Be A Tourist In Your Own Town!

You Can Go On Holiday Without Leaving Home

A couple of weeks ago I was dining with friends in a cosy Italian restaurant in the centre of my hometown. It was a lovely, balmy summer evening and, as we looked out of the window in between courses, we were struck with how pretty the scene looked. The huge Tudor tower of the Cathedral looked down on the elegant and ancient street beneath.

Take your own hometown tourist photos 

 Buildings that had witnessed the arrival, and almost immediate retreat, of Bonnie Prince Charlie's men, in December 1745 nestle alongside houses that had played host to some of the most eminent luminaries of the Enlightenment, American statesman Benjamin Franklin among them. And old independent department store, hair salons occupying restored medieval buildings and an ancient timber framed inn offer much to the people who live in the city. But on this night, new visitors were discovering our assets. Because, just across the way, on the other side of a bridge crossing the deep canyon through which part of the city's inner ring road runs, there stands a new hotel. Another, just around the corner, in one of the city's most gorgeous 

streets, is proving highly popular too as are two more, both built over the new bus station at the other end of town. And the guests at those hotels were out exploring. And it was clear from their faces, and from the chatter that drifted in through the open window, that these visitors, tourists, were enjoying themselves. In my hometown. Now I rarely need encouragement to promote the history of my hometown Derby. I've written books and features about it and, hopefully, encouraged locals to appreciate it. And I've been known to enter into 'lively debate' with non-Derbeians about the elegance of our Cathedral, the beauty of our parks and the friendliness of our folk.

Grabbing a lovely  breakfast in a cafe with a view is a simple way to be a tourist

Be a tourist – take afternoon tea in a local tea room. 

 But I know that we're not what you'd call a tourist hotspot. Although Derby is near to the Peak District, and isn't really far from anywhere. And depsite it having many lovely buildings, a wide range of restaurants and bars and a terrific and modern shopping centre it doesn't have a tourist 'anchor' that draws visitors in from far and wide. There is no national museum, or theme park, or stately home on the doorstep. And because Derby is never going to be a York or a Chester, even I have to admit, as passionate as I am in broadcasting Derby's assets, it can, sometimes, be a hard sell. And it wasn't until that moment that I thought much about how the town might appear to a visiting tourist. But now, from this unusual vantage, I could and I was impressed. So impressed that I wondered whether even I had overlooked some of my hometown's greatest assets.Because on the other side of the window were tourists. They were strolling. They were looking all around them. And they were taking photographs. And that's normal. It's something we do when we're away from home. But not when we're at home.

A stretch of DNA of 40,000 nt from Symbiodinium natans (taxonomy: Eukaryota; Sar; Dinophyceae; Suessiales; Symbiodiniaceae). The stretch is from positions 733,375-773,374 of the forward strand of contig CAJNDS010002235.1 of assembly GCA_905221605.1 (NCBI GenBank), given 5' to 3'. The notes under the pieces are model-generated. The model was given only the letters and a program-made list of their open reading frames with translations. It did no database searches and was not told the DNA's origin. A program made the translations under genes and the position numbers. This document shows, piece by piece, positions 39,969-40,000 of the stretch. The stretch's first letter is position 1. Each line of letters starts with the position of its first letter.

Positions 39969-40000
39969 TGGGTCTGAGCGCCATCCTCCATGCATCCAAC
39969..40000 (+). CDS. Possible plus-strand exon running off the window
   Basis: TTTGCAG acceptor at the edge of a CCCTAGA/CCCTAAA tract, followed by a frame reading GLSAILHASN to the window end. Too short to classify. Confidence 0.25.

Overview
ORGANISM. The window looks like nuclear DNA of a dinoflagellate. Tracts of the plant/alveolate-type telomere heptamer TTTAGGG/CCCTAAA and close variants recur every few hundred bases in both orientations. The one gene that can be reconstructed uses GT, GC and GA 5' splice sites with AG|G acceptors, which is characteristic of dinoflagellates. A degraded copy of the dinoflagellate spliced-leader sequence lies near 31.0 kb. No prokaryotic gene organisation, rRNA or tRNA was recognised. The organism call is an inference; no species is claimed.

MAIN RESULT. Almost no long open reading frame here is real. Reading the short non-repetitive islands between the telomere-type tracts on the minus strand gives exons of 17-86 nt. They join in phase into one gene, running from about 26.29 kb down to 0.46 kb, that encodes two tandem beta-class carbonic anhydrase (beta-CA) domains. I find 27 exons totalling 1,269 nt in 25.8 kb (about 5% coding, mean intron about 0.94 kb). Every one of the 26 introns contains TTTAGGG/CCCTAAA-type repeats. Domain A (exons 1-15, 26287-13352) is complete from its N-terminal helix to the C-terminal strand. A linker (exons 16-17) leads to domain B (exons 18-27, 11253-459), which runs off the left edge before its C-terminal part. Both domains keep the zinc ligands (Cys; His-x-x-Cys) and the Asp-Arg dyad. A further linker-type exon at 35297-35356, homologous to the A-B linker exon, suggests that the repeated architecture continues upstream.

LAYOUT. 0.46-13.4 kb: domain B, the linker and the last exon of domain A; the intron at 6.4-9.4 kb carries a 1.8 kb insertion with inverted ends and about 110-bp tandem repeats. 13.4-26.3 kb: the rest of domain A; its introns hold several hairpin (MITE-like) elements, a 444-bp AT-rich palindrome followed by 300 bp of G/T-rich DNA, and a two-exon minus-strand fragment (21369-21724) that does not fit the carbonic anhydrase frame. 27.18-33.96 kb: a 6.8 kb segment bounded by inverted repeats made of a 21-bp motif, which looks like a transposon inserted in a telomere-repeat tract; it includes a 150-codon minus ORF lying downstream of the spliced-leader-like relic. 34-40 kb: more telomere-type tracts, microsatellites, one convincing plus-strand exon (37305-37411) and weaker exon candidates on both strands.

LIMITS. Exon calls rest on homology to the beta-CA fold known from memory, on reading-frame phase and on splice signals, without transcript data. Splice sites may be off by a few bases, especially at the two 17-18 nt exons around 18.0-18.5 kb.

When was the last time you took a photograph of a lovely building in your hometown? Or snapped yourself in front of a statue of a local luminary? I mentioned it to my friends and we all agreed – it was mighty satisfying to see visitors to our city enjoying it so much that they just had to have their photos taken outside our cathedral. 

Now, the free-flowing wine might have had something to do with it, but when we left the restaurant we took some photos of our own. In effect, we pretended to be tourist in our own city. And why not? We all tend to take for granted the things that are on our doorsteps. And, as we too, strolled down the ancient street of Irongate, I came over all philosophical and wondered whether it mightn't be a good idea to keep being a tourist. After all, that way I could go on holiday without leaving home. And, if I counted the rest of the county, I could spend all summer long exploring. So since that evening I've set about doing just that. A long stroll around the inside of the Cathedral, an evening spent in the pretty Regency suburb of Darley Abbey – part of one of UNESCO's World Heritage Sites, don't you know? This week I'm taking afternoon tea in Bennetts – a lovely and very classy independent department store. There's plenty more to do, and I'm determined to fill my summer with fascinating journeys of discovery around the city of my birth.

And it's surely something everyone can do? Unless you grew up in the tiniest hamlet, there's sure to be something tourist-worthy near your home. It might only be feeding the ducks in the local pond, looking at the architectural gems of the high street, or walking around your local church but you'll probably learn something. And most towns, even the smallest, have at least one town trail you can follow. Whether it's an official guided tour, or a one-page leaflet, it will take you around  the important, the fascinating and the historic. But you can just wander - along streets you've never seen before, into parks you've previously overlooked. And, to really give yourself an authentic tourist treat, why not use public transport to get around? Most bus companies offer a day-long ticket at a discount so it might well work out cheaper than paying for all those car parks. You'll get to mingle with your fellow 'travellers' and enjoy a stress-free way of getting around. You could try a new cafe, pub or restaurant - there are bound to be ones you've never tried before. Or perhaps re-explore your local museum. If it's years since you last went, chances are things have changed. And if you really are short of inspiration and have a local tourist information centre why not see what suggestions they have?

At the very least, you'll probably learn to appreciate your surroundings with new eyes.